Education

City Leaders to Gather in Support of After-School

By Nora Fleming — July 26, 2013 1 min read

Five states will bring together state and local leaders to discuss how their states can improve and promote after-school programs and expanded learning.

These “mayoral summits,” to be held next year, are billed as the first ever to focus exclusively on after school, according to a press release from the National League of Cities, a Washington-based organization that is providing technical assistance to launch the events.

The summits, hosted by after-school networks in the five states—New Hampshire, New Jersey, New York, South Dakota, and Utah—will feature mayors from all participating states. These summits build on others that took place in 2009, 2010, and 2012, covering 14 other states.

Financial support for the summits is being provided by the Charles Stewart Mott Foundation and the Wallace Foundation. (The latter supports coverage of expanded learning, among other topics, in Education Week.)

The Wallace Foundation has supported citywide systems for after-school and extended learning opportunities for some time. In 2003, it underwrote a project with five cities to build citywide systems for after-school programs. The foundation currently is working on a similar project with nine other cities: Baltimore; Denver; Fort Worth, Texas; Jacksonville, Fla.; Grand Rapids, Mich.; Louisville, Ky.; Nashville, Tenn.; Philadelphia; and St. Paul, Minn.

The topic of systemswide collaboration for out-of-school programs was the focus of a conference I attended a few months ago in Baltimore, summarized in the recently released report: “Better Together—Building Local Systems to Improve After-School.” The National League of Cities and the Wallace Foundation were part of a group of organizations that also included the American Youth Policy Forum, the Collaborative for Building After-School Systems, and the Forum for Youth Investment that hosted the event.

The report includes recommendations for how to build systems for after-school, profiles of leading research and programs in the field, and examples of how some communities (and leaders) have tackled challenges to building out-of-school programs.

A version of this news article first appeared in the Beyond School blog.

Events

This content is provided by our sponsor. It is not written by and does not necessarily reflect the views of Education Week's editorial staff.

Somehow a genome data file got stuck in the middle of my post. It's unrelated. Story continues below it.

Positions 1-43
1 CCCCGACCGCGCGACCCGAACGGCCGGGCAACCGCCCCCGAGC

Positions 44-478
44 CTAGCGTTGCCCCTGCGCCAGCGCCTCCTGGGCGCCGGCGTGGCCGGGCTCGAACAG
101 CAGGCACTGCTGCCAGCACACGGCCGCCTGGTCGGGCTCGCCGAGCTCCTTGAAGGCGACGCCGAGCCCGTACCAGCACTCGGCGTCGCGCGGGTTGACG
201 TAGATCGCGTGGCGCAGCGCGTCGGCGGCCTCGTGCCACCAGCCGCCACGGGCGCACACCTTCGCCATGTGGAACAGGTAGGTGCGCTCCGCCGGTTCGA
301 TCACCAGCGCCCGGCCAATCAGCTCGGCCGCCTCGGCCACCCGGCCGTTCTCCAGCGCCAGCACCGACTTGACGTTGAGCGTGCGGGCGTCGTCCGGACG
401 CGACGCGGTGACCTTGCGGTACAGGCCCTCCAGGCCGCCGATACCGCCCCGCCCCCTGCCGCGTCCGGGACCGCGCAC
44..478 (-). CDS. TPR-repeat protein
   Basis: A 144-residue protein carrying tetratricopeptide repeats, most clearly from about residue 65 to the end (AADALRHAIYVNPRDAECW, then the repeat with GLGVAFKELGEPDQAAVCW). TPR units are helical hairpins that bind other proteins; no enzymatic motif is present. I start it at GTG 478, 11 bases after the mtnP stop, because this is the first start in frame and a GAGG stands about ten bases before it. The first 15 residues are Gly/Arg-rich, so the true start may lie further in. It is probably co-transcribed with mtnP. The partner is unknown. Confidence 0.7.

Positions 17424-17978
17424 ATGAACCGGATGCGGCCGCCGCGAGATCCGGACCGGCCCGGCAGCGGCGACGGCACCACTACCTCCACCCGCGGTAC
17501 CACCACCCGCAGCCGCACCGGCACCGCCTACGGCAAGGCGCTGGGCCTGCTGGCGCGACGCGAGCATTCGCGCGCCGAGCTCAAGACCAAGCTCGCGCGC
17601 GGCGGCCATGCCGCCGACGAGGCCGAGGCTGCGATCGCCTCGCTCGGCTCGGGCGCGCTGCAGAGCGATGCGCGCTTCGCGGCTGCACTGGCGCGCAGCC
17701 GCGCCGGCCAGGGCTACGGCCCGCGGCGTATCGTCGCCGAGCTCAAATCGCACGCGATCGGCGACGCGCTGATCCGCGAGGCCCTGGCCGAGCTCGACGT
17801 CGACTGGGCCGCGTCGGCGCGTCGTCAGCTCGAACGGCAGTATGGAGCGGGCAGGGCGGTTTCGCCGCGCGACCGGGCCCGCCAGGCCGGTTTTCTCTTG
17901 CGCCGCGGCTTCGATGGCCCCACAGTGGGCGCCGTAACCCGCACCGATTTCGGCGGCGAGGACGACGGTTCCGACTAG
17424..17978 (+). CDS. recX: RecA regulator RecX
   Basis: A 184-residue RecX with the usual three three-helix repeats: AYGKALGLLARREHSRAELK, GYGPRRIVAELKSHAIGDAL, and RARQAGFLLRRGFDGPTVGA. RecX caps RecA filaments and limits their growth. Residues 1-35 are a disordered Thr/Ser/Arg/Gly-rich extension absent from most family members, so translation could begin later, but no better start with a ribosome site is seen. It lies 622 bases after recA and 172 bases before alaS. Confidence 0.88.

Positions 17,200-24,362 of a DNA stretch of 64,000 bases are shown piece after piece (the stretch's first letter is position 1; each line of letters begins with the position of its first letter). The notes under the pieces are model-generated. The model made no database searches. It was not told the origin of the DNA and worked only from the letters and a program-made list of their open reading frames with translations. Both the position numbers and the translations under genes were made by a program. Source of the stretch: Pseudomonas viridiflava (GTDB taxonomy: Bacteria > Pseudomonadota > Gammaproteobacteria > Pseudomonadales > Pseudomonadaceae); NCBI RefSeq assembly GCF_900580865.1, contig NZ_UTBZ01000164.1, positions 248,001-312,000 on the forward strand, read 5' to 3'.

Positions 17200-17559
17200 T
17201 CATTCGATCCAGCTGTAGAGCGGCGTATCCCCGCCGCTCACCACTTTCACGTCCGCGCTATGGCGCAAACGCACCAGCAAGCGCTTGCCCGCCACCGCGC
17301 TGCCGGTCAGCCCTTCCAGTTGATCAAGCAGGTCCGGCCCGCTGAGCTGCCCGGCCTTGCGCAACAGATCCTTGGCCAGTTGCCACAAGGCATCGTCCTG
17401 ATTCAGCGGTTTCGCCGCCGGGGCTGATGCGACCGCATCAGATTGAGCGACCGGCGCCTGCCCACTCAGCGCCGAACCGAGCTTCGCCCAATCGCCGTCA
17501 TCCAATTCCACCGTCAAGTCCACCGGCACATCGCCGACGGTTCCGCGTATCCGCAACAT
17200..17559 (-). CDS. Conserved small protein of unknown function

Sponsor
Future of Work Webinar
Digital Literacy Strategies to Promote Equity
Our new world has only increased our students’ dependence on technology. This makes digital literacy no longer a “nice to have” but a “need to have.” How do we ensure that every student can navigate
Content provided by Learning.com
Mathematics Online Summit Teaching Math in a Pandemic
Attend this online summit to ask questions about how COVID-19 has affected achievement, instruction, assessment, and engagement in math.
School & District Management Webinar Examining the Evidence: Catching Kids Up at a Distance
As districts, schools, and families navigate a new normal following the abrupt end of in-person schooling this spring, students’ learning opportunities vary enormously across the nation. Access to devices and broadband internet and a secure

EdWeek Top School Jobs

Speech Therapists
Lancaster, PA, US
Lancaster Lebanon IU 13
Elementary Teacher
Madison, Wisconsin
One City Schools

Read Next

Education Obituary In Memory of Michele Molnar, EdWeek Market Brief Writer and Editor
EdWeek Market Brief Associate Editor Michele Molnar, who was instrumental in launching the publication, succumbed to cancer.
5 min read
Education Briefly Stated Briefly Stated: December 9, 2020
Here's a look at some recent Education Week articles you may have missed.
8 min read
Education Briefly Stated Briefly Stated: Stories You May Have Missed
A collection of articles from the previous week that you may have missed.
8 min read
Education Briefly Stated Briefly Stated: Stories You May Have Missed
A collection of stories from the previous week that you may have missed.
8 min read